The most common place for roof decorations is the tip of the front gable . Jewelry attached there is therefore also referred to as gable jewelry .
Some of the roof decorations had and still have a religious, magical or symbolic meaning. B. Express reverence for a higher being or avert harm. Typical roof decorations on Christian churches are crosses , tower balls and weather cocks . Minarets of mosques are sometimes decorated with crescents on the rooftop. Lions and dragons are a common motif on Chinese roofs.
Often the roof decoration also serves representative purposes, especially since the baroque .
Depending on the type of building, time and region, certain motifs, shapes and types of execution prevailed.
Formerly roof decorations
In the Germanic cultural area, two boards were sometimes crossed at the intersection of the roof ridge and gable, the ends of which protruding from the roof were designed as animal heads. In the area of the Saxon tribe, crossed horse heads were the predominant motif. Today, this type of roof and gable decoration is still partly cultivated in Lower Saxony and Mecklenburg-Western Pomerania .
Gothic: gable flowers
After roofs were made unadorned for a long time, more recently roof decorations are being used more and more in single-family homes. Depending on the location of the attachment of the roof decoration, several types can be distinguished.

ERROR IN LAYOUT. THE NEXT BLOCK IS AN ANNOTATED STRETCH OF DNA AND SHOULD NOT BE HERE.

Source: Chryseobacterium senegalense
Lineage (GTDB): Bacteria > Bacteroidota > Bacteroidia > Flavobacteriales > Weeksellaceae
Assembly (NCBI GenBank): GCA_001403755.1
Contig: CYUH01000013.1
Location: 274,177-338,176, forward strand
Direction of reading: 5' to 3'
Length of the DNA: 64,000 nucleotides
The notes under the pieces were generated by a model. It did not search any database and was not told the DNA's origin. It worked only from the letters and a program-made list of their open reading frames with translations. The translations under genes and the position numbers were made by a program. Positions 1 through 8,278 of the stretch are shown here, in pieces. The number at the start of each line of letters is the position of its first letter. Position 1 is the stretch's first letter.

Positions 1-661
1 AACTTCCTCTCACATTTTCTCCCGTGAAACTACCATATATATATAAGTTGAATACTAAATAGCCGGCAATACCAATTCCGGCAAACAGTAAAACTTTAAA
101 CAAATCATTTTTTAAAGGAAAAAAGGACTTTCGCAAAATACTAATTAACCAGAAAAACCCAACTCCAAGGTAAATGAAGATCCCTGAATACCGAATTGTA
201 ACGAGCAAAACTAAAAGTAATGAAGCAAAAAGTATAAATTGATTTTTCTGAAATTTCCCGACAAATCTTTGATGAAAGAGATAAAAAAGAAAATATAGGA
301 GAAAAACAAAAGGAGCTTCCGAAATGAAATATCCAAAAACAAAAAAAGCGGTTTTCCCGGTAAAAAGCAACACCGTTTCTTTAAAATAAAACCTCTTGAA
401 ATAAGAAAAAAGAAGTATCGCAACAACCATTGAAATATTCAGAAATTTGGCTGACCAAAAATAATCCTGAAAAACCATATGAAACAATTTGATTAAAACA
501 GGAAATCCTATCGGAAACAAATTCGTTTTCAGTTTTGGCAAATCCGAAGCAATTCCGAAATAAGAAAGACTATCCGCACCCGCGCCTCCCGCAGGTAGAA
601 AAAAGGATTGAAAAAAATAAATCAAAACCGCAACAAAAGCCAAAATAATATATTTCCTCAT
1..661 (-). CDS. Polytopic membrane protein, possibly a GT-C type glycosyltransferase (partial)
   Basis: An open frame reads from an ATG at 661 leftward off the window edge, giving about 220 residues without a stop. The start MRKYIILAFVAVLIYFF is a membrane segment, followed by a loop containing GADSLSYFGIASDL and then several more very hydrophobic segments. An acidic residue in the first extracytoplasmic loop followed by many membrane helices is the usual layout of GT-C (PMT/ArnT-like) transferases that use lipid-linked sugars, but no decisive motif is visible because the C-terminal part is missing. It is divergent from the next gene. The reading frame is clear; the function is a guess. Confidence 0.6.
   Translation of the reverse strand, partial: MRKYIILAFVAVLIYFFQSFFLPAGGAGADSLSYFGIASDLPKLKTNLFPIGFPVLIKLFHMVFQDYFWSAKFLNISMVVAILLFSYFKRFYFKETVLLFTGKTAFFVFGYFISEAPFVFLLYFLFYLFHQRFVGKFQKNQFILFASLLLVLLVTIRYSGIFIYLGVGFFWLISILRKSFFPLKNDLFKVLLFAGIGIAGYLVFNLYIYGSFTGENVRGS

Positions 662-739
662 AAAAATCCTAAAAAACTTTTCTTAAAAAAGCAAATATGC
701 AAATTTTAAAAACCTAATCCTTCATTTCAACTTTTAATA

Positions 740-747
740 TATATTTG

The most common and traditional attachment point for a roof figure is the roof ridge. Typical motifs are flags, roosters , wind direction indicators , sleepwalkers , witches , cats , owls and dragons . For reasons of weight, the figures are often made of synthetic resin and attached to the ridge tile by means of a hole . In general, for safety reasons, the figure is glued to the roof tile with synthetic resin.
The roof ornament is attached to the sloping roof by screwing and gluing with a tile. Most often, the so-called roof slide in the form of the sleepwalker is found here .
Wind direction indicator in pretzel form
First figure "rider" on a house in Kirdorf
Baroque roof decorations
Team of horses at the former postal substation in Fegersheim / Alsace
Stone sculpture on a house gable in Darmstadt
- Georg Himmelträger , Friedrich Kobler: First crowning , in: Reallexikon zur Deutschen Kunstgeschichte , Vol. 9, 1987, Sp. 1–18